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In Reply: The letter by Holman, et al. (1), in this edition of Emerging Infectious Diseases continues to broaden the scope of illness attributable to West Nile virus (WNV) infection. However, we would like to take the opportunity to clarify the conclusions drawn from our article, “AFP and West Nile virus infection” (2). In this article, we reported on seven patients, all of whom had asymmetric weakness without sensory loss, which evolved acutely over the course of several hours. Electrodiagnostic studies of all patients displayed markedly reduced compound motor axon potentials with preserved sensory nerve action potentials; the results were interpreted as consistent with a process primarily localized to the motor axons or, far more likely, given the clinical scenario and pathologic data from WNV-infected animals, the anterior horn cells of the spinal cord. These findings were later substantiated by Li et al. (3). Subsequently, Jeha et al. expanded the scope of illness producing WNV-associated flaccid paralysis by describing several patients with predominant myeloradiculitis (4).

The patient presented by Holman clearly seems to have a condition that, as shown by electrodiagnostics and pathology, localizes to other areas, in addition to spinal anterior horn cells. However, rather than suggesting that a single case report “contradicts” the anterior horn cell hypothesis, we suggest that WNV-associated flaccid paralysis be viewed as having a spectrum of causes, one of which certainly is poliomyelitis like illness.

The neuropathologic findings in poliomyelitis (due to poliovirus, WNV, or other viruses) are not restricted focally to the anterior horn cells (5). Demonstrating pathologic changes as well as focal anterior horn cell loss in the patient referenced by Holman is in keeping with neuropathologic findings in poliomyelitis. Additionally, the presence of a diffuse axonal polyneuropathy cannot be concluded from Holman’s data. Reduced compound motor axon potentials and slowing of conduction velocity could certainly be seen in pathologic conditions affecting anterior horn cells or spinal nerve roots. In addition, reduced sensory nerve action potentials in the median and ulnar nerves alone, without documentation of neuropathy in additional nerves, cannot be used as evidence of a diffuse axonal polyneuropathy, since both of these nerves are commonly prone to entrapment neuropathies. Finally, the context in which the preservation of this patient’s reflexes is observed remains unclear. Preserved “normal” deep-tendon reflexes, in the setting of disease that interrupts the reflex arc at any point, are incongruous with established physiologic and clinical concepts.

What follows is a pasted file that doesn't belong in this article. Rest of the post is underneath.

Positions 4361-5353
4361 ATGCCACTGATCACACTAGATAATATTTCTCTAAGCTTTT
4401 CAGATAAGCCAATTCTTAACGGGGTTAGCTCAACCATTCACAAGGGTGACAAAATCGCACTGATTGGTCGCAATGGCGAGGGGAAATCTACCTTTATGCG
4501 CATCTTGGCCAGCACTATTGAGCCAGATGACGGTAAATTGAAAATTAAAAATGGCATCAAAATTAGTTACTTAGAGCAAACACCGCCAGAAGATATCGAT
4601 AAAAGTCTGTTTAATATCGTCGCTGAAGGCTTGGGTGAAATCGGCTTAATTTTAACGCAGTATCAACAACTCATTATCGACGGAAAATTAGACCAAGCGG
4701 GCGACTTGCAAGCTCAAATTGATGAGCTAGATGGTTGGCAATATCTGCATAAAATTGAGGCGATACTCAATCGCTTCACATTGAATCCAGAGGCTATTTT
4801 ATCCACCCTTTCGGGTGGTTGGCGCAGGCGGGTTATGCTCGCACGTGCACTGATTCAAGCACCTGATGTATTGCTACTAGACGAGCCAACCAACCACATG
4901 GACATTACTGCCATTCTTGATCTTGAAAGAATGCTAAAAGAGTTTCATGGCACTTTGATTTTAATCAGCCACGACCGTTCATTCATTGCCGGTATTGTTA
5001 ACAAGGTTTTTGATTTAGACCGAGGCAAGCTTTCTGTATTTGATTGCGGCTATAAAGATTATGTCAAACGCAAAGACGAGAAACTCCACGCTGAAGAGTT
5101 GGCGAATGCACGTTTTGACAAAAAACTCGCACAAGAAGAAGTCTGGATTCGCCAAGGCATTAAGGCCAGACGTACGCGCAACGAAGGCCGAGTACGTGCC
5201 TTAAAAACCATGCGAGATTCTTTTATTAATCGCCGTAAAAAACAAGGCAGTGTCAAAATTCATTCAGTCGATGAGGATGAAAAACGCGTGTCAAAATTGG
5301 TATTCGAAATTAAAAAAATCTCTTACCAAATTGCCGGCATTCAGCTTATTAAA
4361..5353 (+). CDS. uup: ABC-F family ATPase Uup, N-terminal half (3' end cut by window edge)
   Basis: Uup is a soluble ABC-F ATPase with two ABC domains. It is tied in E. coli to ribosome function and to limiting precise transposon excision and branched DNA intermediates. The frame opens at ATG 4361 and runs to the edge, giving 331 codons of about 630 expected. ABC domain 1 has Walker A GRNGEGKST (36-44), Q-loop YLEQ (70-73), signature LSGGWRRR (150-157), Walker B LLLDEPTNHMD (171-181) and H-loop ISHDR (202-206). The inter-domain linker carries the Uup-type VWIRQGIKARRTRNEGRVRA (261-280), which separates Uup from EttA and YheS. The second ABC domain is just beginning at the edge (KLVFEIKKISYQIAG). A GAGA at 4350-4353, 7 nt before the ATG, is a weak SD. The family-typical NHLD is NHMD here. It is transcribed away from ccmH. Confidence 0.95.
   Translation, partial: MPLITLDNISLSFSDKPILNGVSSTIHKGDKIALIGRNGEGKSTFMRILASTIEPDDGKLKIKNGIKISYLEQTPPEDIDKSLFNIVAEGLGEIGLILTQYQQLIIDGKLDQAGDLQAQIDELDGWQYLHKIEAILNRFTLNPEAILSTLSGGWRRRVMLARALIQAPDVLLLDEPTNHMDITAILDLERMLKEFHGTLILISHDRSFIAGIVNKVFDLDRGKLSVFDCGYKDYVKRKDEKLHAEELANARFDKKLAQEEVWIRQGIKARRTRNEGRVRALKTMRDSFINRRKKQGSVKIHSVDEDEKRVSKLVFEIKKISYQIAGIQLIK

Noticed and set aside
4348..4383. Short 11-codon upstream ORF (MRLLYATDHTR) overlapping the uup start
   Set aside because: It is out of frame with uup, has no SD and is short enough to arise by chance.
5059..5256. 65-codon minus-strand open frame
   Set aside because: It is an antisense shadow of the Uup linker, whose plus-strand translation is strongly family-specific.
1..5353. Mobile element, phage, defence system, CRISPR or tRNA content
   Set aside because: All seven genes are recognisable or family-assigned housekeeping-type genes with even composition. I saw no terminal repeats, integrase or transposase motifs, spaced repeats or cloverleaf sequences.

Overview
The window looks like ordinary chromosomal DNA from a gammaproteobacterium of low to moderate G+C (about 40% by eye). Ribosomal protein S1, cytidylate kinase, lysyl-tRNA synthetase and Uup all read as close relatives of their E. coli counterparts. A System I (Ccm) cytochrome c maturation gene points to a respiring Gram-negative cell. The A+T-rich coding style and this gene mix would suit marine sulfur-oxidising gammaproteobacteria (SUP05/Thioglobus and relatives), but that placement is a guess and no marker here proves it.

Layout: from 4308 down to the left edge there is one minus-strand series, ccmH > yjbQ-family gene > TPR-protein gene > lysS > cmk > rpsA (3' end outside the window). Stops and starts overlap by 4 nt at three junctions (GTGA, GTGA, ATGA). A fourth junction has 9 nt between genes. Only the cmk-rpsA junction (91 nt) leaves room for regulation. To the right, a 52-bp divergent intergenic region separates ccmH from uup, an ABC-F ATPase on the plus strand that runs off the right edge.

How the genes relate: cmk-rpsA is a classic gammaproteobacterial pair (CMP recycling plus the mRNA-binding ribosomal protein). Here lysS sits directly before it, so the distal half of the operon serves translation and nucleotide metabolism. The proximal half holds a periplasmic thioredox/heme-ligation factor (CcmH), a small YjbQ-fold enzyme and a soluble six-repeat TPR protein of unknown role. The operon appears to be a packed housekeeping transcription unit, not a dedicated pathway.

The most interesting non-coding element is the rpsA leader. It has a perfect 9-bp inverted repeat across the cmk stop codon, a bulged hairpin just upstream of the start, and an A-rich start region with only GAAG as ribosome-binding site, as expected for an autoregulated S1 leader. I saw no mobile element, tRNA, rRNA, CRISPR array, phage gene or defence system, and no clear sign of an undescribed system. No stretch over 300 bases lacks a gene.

The seven patients observed by our group clearly had a distinct clinical syndrome with similar clinical findings and electrodiagnostic results. However, as demonstrated by prior reports (3,57), multiple mechanisms may lead to WNV-associated flaccid paralysis. In fact, we acknowledge a spectrum of cord, root, and nerve involvement with WVN flaccid paralysis.

James J. Sejvar, Division of Viral and Rickettsial Diseases, National Center for Infectious Diseases, Centers for Disease Control and Prevention, Mailstop A39, 1600 Clifton Road, Atlanta, GA 30333, USA; fax: 404-639-3838
Author affiliations: *Centers for Disease Control and Prevention, Atlanta, Georgia, USA; †Methodist Rehabilitation Center, Jackson, Mississippi, USA; ‡Ochsner Clinic, New Orleans, Louisiana, USA; §Centers for Disease Control and Prevention, Fort Collins, Colorado, USA


  1. Holman  RP, Monserrate  NM, Czander  EW, Rushing  EJ. West Nile poliomyelitis. Emerg Infect Dis. 2004;10:5478. DOIPubMedGoogle Scholar
  2. Sejvar  J, Stokic  D, Van Gerpen  J, Marfin  A, Webb  R, AFP and West Nile virus infection. Emerg Infect Dis. 2003;9:78893.PubMedGoogle Scholar
  3. Li  J, Loeb  J, Shy  M, Shah  A, Tselis  A, Kupski  W, Asymmetric flaccid paralysis: a neuromuscular presentation of West Nile virus infection. Ann Neurol. 2003;53:70310. DOIPubMedGoogle Scholar
  4. Jeha  L, Sila  C, Lederman  R, Prayson  R, Isada  C, Gordon  S. West Nile virus infection: a new acute paralytic illness. Neurology. 2003;61:559.PubMedGoogle Scholar
  5. Paul  J. A history of poliomyelitis. New Haven (CT): Yale University Press; 1971. p. 1–9.
  6. Ohry  A, Karpin  H, Yoeli  D, Lazari  A, Lerman  Y. West Nile virus myelitis. Spinal Cord. 2001;39:6623. DOIPubMedGoogle Scholar
  7. Gadoth  N, Weitzman  S, Lehmann  E. Acute anterior myelitis complicating West Nile fever. Arch Neurol. 1979;36:1723. DOIPubMedGoogle Scholar

Table of Contents – Volume 10, Number 3—March 2004

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Please use the form below to submit correspondence to the authors or contact them at the following address:

Robert P. Holman, 1715 N. George Mason Dr., Suite 108, Arlington, VA 22205, USA; fax: 703-558-6657

James J. Sejvar, Division of Viral and Rickettsial Diseases, National Center for Infectious Diseases, Centers for Disease Control and Prevention, Mailstop A39, 1600 Clifton Road, Atlanta, GA 30333, USA; fax: 404-639-3838